The Yankees offer had to be more than what the Reds are paying. Do you really thing Choo is thinking that they can get more or is that Boras telling Choo that he can get more.
        i’m all for Choo getting as much as he can, but who’s going to make a better offer than the Yanks? For seven years???
        Maybe Weaver told Boras how to handle that; not every athlete is like that.

  7. bfriley76 - Dec 18, 2013 at 12:52 PM

    Did anyone else see this and, instead of going the “Boo Boras!” route, think “Do the Yankees have any idea what they’re doing?”

  8. chiadam - Dec 18, 2013 at 1:14 PM

    I understand that he’s a stat darling because he gets on base all the time, but come on. $140 million? For Shin-Soo Choo? OBP is great. I get it. But Choo and Votto are OBP monsters and what did it get the Reds? Sooner or later, enough teams will get burned by one of these mammoth contracts for a guy on the wrong side of 30 and the lunacy will stop. Or slow down. I hope.

    • bendover09 - Dec 18, 2013 at 1:40 PM

      It got the Reds from one of the bottom teams in run scoring to one of the top teams. Soon as they signed Choo

      • Old Gator - Dec 18, 2013 at 2:18 PM

        Gezundtheit!

      • jm91rs - Dec 19, 2013 at 3:44 PM

        Are they giving out rings for being one of the top run scoring teams?

    • HFS Richard - Dec 18, 2013 at 1:44 PM

      Chiadam,
      sadly the Angels are already paying the price and many will say the Yankees have several times, but the contracts like this honestly appear to be the new normal.

      contract values are going up and will continue to go up, same with terms, they’re going to continue to get longer for guys who are on the down hill.

      teams can only continue overpaying for so long until it becomes just “paying” because its now normalized.

    • churchoftheperpetuallyoutraged - Dec 18, 2013 at 3:28 PM

      OBP is great. I get it. But

      No buts. OBP is one of the best measures of a hitter’s value. Quoting from an earlier article because I can’t find the exact tweets: [courtesy of Sky Kalkman]

      An entire team of Joey Votto’s would get 1300 more non-out plate appearances than an average team over the course of a season. 1300 more positive outcomes!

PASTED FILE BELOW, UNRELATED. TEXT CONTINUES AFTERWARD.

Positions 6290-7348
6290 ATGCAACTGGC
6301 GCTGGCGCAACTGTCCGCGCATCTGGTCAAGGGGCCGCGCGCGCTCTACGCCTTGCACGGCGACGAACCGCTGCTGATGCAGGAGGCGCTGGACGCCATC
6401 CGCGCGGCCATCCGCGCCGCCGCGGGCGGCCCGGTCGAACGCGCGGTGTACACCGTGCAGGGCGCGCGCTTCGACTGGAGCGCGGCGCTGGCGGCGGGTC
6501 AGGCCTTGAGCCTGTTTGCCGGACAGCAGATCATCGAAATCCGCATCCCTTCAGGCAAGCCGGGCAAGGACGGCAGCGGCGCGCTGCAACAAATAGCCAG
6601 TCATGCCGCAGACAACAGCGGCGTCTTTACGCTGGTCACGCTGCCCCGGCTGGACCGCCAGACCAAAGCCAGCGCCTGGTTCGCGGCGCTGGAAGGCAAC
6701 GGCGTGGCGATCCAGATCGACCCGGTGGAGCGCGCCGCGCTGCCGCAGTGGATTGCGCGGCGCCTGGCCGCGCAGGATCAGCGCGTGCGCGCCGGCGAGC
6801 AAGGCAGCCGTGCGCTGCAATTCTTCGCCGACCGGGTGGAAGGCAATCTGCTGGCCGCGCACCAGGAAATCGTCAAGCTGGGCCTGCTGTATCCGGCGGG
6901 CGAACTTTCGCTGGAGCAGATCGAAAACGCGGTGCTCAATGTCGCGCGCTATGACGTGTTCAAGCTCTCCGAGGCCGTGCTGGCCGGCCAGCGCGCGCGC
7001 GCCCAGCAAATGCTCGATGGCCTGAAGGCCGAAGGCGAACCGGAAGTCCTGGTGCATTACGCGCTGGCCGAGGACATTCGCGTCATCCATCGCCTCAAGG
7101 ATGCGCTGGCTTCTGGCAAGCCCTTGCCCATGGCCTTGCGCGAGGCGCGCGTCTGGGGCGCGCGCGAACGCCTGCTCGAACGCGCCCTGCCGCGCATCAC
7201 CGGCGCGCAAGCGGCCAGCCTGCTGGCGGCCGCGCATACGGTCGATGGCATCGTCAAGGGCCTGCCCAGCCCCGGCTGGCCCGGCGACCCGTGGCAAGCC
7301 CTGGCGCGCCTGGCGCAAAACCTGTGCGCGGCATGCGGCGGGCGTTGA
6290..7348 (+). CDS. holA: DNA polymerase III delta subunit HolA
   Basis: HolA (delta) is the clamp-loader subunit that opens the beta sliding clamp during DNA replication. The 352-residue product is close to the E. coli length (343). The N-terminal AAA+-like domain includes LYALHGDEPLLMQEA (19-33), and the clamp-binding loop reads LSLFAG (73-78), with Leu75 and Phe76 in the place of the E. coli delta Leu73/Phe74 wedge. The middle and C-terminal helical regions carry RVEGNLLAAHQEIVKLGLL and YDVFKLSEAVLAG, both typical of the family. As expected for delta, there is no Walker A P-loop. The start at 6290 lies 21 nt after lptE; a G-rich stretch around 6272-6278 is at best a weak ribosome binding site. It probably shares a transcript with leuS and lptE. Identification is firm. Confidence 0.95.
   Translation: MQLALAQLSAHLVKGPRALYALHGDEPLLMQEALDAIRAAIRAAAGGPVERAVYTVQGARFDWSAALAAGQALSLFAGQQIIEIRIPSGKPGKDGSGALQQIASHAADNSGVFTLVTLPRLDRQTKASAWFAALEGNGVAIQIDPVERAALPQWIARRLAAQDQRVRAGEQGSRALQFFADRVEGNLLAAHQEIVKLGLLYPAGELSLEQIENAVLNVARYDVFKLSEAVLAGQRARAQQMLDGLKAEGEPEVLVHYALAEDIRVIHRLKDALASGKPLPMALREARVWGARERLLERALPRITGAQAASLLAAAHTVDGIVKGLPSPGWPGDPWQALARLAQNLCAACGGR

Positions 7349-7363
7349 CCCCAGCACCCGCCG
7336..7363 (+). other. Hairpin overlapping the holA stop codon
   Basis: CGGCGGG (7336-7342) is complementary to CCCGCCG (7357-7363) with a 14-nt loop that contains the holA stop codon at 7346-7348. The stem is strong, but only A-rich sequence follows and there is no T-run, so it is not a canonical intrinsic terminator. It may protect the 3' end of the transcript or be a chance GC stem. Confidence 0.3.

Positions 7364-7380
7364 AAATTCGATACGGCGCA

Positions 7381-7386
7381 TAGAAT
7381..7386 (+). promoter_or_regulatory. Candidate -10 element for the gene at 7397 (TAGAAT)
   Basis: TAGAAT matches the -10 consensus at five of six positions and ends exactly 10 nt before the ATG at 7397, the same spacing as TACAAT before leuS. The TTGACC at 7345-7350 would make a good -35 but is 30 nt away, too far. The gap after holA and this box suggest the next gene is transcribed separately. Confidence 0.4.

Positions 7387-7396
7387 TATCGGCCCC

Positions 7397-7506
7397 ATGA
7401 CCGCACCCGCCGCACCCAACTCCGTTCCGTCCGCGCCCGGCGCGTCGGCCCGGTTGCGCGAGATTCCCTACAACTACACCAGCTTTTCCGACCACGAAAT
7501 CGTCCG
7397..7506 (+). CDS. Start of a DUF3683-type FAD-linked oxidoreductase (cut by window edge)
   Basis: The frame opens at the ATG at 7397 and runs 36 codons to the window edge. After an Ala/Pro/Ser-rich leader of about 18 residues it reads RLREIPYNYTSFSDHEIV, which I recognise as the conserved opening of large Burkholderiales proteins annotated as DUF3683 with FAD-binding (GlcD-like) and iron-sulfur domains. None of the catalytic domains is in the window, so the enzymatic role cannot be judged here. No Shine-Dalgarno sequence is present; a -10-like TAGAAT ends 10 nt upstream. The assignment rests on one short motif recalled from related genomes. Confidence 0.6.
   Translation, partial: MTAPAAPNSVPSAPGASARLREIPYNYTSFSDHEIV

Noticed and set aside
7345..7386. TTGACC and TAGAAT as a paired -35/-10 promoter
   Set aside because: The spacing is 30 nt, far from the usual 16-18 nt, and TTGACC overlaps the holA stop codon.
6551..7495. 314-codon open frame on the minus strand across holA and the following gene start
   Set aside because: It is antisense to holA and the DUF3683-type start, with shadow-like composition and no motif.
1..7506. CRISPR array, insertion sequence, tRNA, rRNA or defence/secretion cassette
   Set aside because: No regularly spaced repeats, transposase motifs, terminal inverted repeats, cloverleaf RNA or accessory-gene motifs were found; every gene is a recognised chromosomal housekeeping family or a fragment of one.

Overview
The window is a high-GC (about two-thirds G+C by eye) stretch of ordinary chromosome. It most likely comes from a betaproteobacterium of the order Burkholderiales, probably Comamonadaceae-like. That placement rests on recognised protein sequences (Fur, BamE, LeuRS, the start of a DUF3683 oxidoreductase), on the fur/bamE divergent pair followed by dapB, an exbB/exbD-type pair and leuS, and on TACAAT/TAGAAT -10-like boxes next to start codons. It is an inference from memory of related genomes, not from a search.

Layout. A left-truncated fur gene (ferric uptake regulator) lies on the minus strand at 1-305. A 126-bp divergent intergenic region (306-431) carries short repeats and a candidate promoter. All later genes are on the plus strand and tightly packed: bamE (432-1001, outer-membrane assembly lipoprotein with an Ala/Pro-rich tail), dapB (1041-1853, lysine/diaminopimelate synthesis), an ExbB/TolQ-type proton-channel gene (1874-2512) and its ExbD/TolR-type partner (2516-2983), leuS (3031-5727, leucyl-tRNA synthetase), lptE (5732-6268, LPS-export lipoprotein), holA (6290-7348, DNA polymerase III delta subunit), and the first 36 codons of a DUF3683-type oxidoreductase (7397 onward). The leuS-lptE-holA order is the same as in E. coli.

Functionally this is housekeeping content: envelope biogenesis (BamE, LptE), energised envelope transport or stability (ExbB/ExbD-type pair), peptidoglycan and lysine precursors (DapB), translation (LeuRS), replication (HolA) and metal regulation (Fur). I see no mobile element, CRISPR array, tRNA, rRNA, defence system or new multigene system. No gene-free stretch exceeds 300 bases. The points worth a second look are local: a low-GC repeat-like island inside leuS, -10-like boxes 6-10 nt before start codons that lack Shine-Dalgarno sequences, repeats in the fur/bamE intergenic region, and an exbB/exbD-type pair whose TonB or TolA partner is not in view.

http://hardballtalk.nbcsports.com/2013/06/22/marty-brennaman-slags-saberists-joey-vottos-lack-of-rbi/

      But Choo and Votto are OBP monsters and what did it get the Reds?

      It got them into the playoffs. Maybe they would have done better offensively if they didn’t put Zack Cosart and his 79 wRC+ in the 2 hole and Brandon Phillips and his 91 wRC+ in the clean up spot?

      • dinofrank60 - Dec 18, 2013 at 6:34 PM

        Jeez, be patient!!!
        All us non-stat, non-Saber fans will soon disappear from the landscape soon enough. Anyone who does not conform will be in such a minority that they won’t say anything… out loud.
        Then everyone’s free to tell you what you saw and if you didn’t see it they will tell you anyway. In fact, it’s better if you don’t see it because you can’t trust your eyes, but you can trust old friends, regression and standard deviation!!!

      • churchoftheperpetuallyoutraged - Dec 18, 2013 at 7:09 PM

        Anyone who does not conform will be in such a minority that they won’t say anything… out loud.

        It has nothing to do with conformity. Only in sports do people willfully ignore advancements in understanding and try to insult those who do. If you went to your doctor and he told you that he believed in leeching and the four elements, would you go see him again? Or a mechanic that doesn’t understand how an engine works?

        If you don’t understand this stuff, it’s fine. There are plenty of us here who will help out. But often when we try, or try to engage in a discussion, we get comments like:

        meatcarroll – Dec 18, 2013 at 5:34 PM
        Sabermetrics are the cancer that is killing baseball. Hate to break it to you, turbo-nerds. Beane deserves being tarred and feathered more than he ever does being enshrined in the Hall of Fame.

        So after 10 years of that, forgive us if we’re a little preachy.